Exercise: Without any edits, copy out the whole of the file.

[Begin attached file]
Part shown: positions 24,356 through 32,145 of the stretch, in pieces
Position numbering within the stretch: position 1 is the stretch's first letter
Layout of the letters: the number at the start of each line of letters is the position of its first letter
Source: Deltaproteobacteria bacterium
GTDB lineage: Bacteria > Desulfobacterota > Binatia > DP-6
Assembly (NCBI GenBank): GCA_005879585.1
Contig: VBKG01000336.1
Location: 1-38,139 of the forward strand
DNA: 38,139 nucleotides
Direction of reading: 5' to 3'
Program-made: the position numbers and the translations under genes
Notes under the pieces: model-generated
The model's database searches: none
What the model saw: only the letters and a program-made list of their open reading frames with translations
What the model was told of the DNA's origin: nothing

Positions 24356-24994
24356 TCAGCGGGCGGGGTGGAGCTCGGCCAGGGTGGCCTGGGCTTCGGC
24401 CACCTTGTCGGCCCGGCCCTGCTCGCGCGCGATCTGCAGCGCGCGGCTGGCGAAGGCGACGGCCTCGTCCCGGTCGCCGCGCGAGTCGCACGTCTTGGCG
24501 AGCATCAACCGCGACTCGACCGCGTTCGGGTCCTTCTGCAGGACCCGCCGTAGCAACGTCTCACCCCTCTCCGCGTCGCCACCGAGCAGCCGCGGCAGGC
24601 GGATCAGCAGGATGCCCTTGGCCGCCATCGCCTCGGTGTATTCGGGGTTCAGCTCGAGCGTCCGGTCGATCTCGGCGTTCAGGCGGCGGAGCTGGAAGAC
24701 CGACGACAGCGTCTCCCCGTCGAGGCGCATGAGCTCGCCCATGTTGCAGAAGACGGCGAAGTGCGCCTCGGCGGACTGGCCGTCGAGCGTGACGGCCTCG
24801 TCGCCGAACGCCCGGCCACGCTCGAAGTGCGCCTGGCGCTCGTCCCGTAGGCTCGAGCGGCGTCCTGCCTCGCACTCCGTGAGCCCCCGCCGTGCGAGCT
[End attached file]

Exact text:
Part shown: positions 24,356 through 32,145 of the stretch, in pieces
Position numbering within the stretch: position 1 is the stretch's first letter
Layout of the letters: the number at the start of each line of letters is the position of its first letter
Source: Deltaproteobacteria bacterium
GTDB lineage: Bacteria > Desulfobacterota > Binatia > DP-6
Assembly (NCBI GenBank): GCA_005879585.1
Contig: VBKG01000336.1
Location: 1-38,139 of the forward strand
DNA: 38,139 nucleotides
Direction of reading: 5' to 3'
Program-made: the position numbers and the translations under genes
Notes under the pieces: model-generated
The model's database searches: none
What the model saw: only the letters and a program-made list of their open reading frames with translations
What the model was told of the DNA's origin: nothing

Positions 24356-24994
24356 TCAGCGGGCGGGGTGGAGCTCGGCCAGGGTGGCCTGGGCTTCGGC
24401 CACCTTGTCGGCCCGGCCCTGCTCGCGCGCGATCTGCAGCGCGCGGCTGGCGAAGGCGACGGCCTCGTCCCGGTCGCCGCGCGAGTCGCACGTCTTGGCG
24501 AGCATCAACCGCGACTCGACCGCGTTCGGGTCCTTCTGCAGGACCCGCCGTAGCAACGTCTCACCCCTCTCCGCGTCGCCACCGAGCAGCCGCGGCAGGC
24601 GGATCAGCAGGATGCCCTTGGCCGCCATCGCCTCGGTGTATTCGGGGTTCAGCTCGAGCGTCCGGTCGATCTCGGCGTTCAGGCGGCGGAGCTGGAAGAC
24701 CGACGACAGCGTCTCCCCGTCGAGGCGCATGAGCTCGCCCATGTTGCAGAAGACGGCGAAGTGCGCCTCGGCGGACTGGCCGTCGAGCGTGACGGCCTCG
24801 TCGCCGAACGCCCGGCCACGCTCGAAGTGCGCCTGGCGCTCGTCCCGTAGGCTCGAGCGGCGTCCTGCCTCGCACTCCGTGAGCCCCCGCCGTGCGAGCT